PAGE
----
Climate Change and the Permafrost Carbon Feedback
As permafrost thaws in a warming climate, once-frozen organic carbon is broken down by soil microbes, releasing carbon dioxide and methane to the atmosphere. Release of these additional greenhouse gases to the atmosphere accelerates climate change and incurs additional societal costs for mitigation and adaptation.
Why It Matters
Sustained and substantial carbon release from the Arctic is a wildcard that could affect how fast climate change happens. While a large proportion of the modern increase in atmospheric carbon is due to human activities, the future trajectory of the atmosphere also depends on the response of land and ocean to climate change. A key societal question is whether there are tipping points: global carbon cycle surprises that will make climate change effects (sea-level rise, extreme weather, droughts, and impacts on agriculture) occur faster than currently projected by models. Permafrost carbon, the remnants of plants, microbes, and animals accumulated in perennially frozen Arctic soil over thousands of years, is a potential climate tipping point.
State Of Knowledge
Northern soils were known to have relatively large amounts of organic carbon, accumulating in frozen and waterlogged conditions. But it was only recently that carbon stored deeper in permafrost soils below the traditional 1- meter accounting depth was quantiJied. The latest circumpolar inventory represents a synthesis of measurements from hundreds of individual study sites that now includes an order of magnitude more data for deep soils (>1m). This comprehensive inventory places the amount of organic carbon stored in the northern permafrost region at 1,330-1,580 billion tons carbon, almost twice as much carbon as currently contained in the atmosphere (Figure). The upper 3m of northern permafrost zone soils contains carbon equal to 50% of the soil carbon found in ecosystems everywhere else, even though the permafrost region represents only 15% of the global soil area. Release of just a fraction of this frozen carbon as the greenhouse gases carbon dioxide and methane into the atmosphere would signiJicantly increase the rate of global climate warming.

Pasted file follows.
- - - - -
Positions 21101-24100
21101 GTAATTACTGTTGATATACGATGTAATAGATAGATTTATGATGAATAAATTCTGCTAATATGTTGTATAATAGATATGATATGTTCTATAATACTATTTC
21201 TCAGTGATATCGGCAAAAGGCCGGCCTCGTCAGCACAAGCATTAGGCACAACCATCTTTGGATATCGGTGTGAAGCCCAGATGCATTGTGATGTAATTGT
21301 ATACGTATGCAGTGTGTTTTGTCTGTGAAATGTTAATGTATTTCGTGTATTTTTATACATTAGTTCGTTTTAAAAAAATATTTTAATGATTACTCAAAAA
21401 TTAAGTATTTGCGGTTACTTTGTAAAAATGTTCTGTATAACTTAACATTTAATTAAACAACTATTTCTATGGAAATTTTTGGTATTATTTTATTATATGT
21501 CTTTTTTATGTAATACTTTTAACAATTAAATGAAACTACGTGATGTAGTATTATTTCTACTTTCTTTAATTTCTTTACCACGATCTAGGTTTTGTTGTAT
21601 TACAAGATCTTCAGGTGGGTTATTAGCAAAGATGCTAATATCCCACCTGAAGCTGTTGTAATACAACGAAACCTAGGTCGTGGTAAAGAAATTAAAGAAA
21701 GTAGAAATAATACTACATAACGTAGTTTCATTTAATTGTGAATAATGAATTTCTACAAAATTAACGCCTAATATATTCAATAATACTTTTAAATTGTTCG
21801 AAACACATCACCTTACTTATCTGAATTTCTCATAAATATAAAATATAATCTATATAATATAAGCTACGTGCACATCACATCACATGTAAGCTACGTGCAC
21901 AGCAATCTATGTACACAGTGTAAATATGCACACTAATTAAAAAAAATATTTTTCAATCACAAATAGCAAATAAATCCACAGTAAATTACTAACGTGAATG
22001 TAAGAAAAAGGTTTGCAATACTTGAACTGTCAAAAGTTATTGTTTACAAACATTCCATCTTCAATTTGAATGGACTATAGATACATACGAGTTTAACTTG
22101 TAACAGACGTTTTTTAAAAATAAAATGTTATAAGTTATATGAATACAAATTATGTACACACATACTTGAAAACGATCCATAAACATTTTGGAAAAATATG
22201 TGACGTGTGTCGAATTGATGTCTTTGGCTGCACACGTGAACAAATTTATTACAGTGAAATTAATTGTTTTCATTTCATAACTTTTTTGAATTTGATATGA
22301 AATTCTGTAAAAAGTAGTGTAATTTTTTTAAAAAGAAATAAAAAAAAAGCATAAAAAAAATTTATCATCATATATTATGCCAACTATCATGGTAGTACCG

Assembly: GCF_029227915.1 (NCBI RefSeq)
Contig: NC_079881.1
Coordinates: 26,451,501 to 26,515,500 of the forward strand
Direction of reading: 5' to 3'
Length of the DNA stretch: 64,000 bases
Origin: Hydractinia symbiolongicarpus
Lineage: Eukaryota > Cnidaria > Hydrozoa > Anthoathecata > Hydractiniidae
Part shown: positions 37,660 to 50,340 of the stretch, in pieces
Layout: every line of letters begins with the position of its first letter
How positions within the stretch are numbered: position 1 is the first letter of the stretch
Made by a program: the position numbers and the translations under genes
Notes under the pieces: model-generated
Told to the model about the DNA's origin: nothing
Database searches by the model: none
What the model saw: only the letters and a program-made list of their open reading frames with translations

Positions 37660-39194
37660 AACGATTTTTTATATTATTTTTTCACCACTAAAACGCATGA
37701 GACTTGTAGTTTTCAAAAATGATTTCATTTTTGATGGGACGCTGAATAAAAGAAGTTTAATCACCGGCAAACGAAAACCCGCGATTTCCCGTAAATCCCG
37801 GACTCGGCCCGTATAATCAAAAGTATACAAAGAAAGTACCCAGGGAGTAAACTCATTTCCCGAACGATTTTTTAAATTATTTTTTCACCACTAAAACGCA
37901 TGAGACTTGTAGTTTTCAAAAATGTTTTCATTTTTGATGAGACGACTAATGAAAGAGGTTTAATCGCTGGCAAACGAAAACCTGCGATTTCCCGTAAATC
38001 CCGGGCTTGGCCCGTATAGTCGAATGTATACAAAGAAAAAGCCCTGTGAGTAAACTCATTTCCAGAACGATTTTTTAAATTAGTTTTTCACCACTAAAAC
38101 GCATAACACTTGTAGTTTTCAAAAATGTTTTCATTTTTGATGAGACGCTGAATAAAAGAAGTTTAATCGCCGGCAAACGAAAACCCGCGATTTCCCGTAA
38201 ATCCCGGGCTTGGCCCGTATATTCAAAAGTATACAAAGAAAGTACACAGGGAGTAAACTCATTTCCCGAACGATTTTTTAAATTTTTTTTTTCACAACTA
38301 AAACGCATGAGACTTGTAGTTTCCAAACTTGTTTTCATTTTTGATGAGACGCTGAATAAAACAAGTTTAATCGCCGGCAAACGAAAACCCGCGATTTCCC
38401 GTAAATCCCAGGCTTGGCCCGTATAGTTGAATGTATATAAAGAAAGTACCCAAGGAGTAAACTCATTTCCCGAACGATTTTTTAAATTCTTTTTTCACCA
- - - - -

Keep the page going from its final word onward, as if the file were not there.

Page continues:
The potential for soil carbon to decompose and be emitted to the atmosphere as greenhouse gases increases with warming and thawing of permafrost. The ultimate impact on climate depends on how much carbon is released, how fast, and whether as either carbon dioxide or methane. Given current rates of warming, an estimated 130-160 billion tons of permafrost carbon, could be released in the form of greenhouse gases—primarily carbon dioxide but with an important warming contribution from methane—during this century. Thus, emissions from thawing permafrost, in total equivalent to 61-75 ppm atmospheric carbon dioxide, could be similar to other Jluxes from other environmental changes, such as deforestation, but far less than fossil fuel emissions. New plant growth is expected to offset only ~20% of this carbon release, but this offset could help to delay impacts on climate. Over this century and beyond, permafrost carbon emissions are likely to amplify warming caused by fossil fuel burning and other human activities incurring additional costs to society. Reduction of human emissions will help slow climate change and in turn will signiJicantly reduce the amount of additional carbon emitted from permafrost into the atmosphere.
Where The Science Is Headed
Prediction of change in permafrost has focused mostly on gradual top-down thawing as a result of a warming climate. However, increasing evidence suggests that abrupt permafrost thaw may be the norm for many parts of the Arctic landscape. Abrupt permafrost thaw occurs when warming, or an ecosystem disturbance such as Jire, causes ground ice to melt. Ice can comprise 50 to 80% of ice-rich permafrost ground, and the loss of its volume causes the ground surface to collapse. Loss of ground ice with thaw is an ecosystem disturbance that temporarily decreases plant carbon uptake while exposing more permafrost carbon to decomposition. Together, abrupt thaw disturbance acts to speed net carbon release to the atmosphere. Incorporating these abrupt thaw threshold events into models remain an important forefront for projecting the amount of permafrost carbon release, because emissions could be higher than are currently estimated.
Ted Schuur, Northern Arizona University
ted.schuur [at] nau.edu
Christina Schaedel, Northern Arizona University
christina.schaedel [at] nau.edu
Schuur, E. A. G., A. D. McGuire, C. Schädel, G. Grosse, J. W. Harden, D. J.
Hayes, G. Hugelius, C. D. Koven, P. Kuhry, D. M. Lawrence, S. M. Natali, D. Olefeldt, V. E. Romanovsky, K. Schaefer, M. R. Turetsky, C. C. Treat, and J. E. Vonk. 2015. Climate change and the permafrost carbon feedback. Nature 520:171-179 doi:10.1038/ nature14338